Science keeps on giving us reasons to exercise and keep fit. As more and more people appreciate the benefits of regular exercise, the more that will be keen to join a gym. Although there is stiff competition for the large companies, smaller gyms continue to thrive as niche or local businesses that offer a good-value, personalised service. Jamie Lawrence looks at the gym market and provides advice on how you can set up your own gym business and make it profitable.

Science keeps on giving us reasons to exercise and keep fit. As more and more people appreciate the benefits of regular exercise, the more that will be keen to join a gym. Although there is stiff competition for the large companies, smaller gyms continue to thrive as niche or local businesses that offer a good-value, personalised service. Jamie Lawrence looks at the gym market and provides advice on how you can set up your own gym business and make it profitable.

What does the market look like?

The gym market is worth billions of pounds a year; big name brands dominate the headlines, and in many cases the market, but there are opportunities for smaller, local businesses. The traditional gym model is doing well, but people expect the price to be reflective of the amenities; if the cost is £40+, then basic gym equipment will not cut it. People are more aware of what they personally need to be fit, and as purse-strings tighten, want a gym that provides a tighter fit.

Niche gyms are growing in popularity, including concepts – like child-friendly gyms – that would have been unheard of a decade ago. Niche gyms are generally small businesses, although there are some franchises and brands that are used, particularly for combined gyms and fighting schools. The rise in popularity of mixed martial arts (MMA) has led to huge numbers of schools starting up, and many are doing very well.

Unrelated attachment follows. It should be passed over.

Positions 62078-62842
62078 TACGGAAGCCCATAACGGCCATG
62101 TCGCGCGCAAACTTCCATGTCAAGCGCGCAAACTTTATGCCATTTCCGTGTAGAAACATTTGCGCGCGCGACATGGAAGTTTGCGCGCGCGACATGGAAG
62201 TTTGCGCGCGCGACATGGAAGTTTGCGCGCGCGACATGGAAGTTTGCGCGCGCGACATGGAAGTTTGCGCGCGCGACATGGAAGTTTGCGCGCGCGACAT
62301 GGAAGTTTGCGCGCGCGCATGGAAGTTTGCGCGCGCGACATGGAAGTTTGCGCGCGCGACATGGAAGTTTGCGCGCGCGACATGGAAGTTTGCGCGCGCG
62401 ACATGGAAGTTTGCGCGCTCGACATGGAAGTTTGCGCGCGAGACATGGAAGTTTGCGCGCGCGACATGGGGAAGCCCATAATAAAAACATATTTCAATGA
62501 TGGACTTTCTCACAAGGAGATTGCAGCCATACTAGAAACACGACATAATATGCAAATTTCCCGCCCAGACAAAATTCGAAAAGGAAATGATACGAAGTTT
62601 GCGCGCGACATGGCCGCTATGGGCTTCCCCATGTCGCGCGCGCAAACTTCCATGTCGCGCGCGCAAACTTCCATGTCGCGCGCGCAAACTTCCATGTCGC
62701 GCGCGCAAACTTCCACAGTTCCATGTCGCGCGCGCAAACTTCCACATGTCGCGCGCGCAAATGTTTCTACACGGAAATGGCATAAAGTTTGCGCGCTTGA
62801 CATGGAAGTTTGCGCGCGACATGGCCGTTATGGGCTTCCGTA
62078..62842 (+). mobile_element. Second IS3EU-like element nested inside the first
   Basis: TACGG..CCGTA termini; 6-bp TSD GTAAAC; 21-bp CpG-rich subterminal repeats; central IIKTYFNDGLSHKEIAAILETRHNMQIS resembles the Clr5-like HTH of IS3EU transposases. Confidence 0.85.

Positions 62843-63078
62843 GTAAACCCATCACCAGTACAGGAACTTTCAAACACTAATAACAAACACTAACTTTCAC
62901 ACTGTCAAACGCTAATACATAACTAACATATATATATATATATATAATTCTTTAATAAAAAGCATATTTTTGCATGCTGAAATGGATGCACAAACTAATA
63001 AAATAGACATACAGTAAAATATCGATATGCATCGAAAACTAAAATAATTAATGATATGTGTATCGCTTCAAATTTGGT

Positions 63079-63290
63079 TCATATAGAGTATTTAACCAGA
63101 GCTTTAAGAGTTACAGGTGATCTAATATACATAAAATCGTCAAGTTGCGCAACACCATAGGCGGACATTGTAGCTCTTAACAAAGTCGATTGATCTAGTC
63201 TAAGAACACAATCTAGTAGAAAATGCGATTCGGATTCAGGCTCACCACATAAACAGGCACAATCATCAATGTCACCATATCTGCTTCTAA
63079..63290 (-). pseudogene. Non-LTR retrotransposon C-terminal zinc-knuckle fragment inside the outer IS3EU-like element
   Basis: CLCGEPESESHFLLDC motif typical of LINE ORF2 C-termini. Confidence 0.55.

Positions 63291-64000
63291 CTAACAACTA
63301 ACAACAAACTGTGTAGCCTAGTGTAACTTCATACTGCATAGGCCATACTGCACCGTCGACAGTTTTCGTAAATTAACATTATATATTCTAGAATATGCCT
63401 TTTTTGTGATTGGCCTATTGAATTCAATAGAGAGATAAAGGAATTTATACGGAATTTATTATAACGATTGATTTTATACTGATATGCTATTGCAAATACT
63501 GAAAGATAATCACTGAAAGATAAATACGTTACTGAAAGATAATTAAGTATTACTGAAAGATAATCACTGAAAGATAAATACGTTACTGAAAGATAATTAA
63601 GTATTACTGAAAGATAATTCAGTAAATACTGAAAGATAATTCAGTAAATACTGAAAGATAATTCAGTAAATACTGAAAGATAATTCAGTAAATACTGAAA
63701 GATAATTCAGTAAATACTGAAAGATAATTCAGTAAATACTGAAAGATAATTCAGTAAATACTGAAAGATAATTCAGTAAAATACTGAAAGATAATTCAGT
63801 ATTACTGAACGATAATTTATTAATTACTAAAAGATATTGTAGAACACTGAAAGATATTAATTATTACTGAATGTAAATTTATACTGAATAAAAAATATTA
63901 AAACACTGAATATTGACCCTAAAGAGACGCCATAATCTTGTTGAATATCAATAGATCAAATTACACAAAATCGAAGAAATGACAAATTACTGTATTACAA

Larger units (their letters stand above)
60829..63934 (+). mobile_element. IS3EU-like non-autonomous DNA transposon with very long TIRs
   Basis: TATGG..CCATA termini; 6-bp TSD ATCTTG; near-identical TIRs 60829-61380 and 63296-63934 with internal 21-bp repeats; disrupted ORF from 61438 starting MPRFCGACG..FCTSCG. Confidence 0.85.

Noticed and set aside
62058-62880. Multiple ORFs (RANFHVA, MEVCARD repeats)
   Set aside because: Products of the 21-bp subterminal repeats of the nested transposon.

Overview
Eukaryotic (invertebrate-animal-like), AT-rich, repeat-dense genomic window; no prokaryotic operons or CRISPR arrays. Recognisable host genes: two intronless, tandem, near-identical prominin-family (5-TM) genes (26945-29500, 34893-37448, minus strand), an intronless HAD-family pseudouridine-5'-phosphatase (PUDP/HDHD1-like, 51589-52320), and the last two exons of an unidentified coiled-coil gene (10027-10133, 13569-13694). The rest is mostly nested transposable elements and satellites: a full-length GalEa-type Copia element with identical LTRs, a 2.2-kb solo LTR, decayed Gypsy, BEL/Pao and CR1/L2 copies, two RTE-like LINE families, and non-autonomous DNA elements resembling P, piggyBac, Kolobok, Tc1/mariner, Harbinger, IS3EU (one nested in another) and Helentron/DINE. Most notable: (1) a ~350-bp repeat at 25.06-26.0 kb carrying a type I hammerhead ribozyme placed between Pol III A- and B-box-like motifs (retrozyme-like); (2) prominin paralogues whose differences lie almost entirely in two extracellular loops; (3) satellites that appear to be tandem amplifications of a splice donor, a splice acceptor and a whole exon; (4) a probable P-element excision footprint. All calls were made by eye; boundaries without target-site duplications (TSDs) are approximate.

Starting a gym requires being smart – understanding the mind-set of your target market, what they need and how much they are willing to pay.

Create a unique selling point (USP)

If you want to start a business in a sector dominated by big players, you need to create something very different to the standard model. Starting a mainstream gym, which cater to as many different groups as possible, is extremely difficult because the larger companies have economies of scale and buying power that you can’t compete with.

Targeting a niche which has merit with your target market is a much better idea; not only will your start-up costs be lower but you can also focus your marketing efforts on a specific group of people, and there will be fewer competitors.

Which niche you target is important, of course, and shouldn’t be decided until you’ve conducted market research to see if there is demand in the region. Consider a few different regions to ensure you site your gym in the area with most potential.

Some examples of gym specialities include:

  • Women’s only
  • Bodybuilding
  • Olympic powerlifting
  • Rehabilitation
  • Powerplates
  • Class-centred e.g. yoga and zumba
  • MMA/fighting

Diversifying revenue streams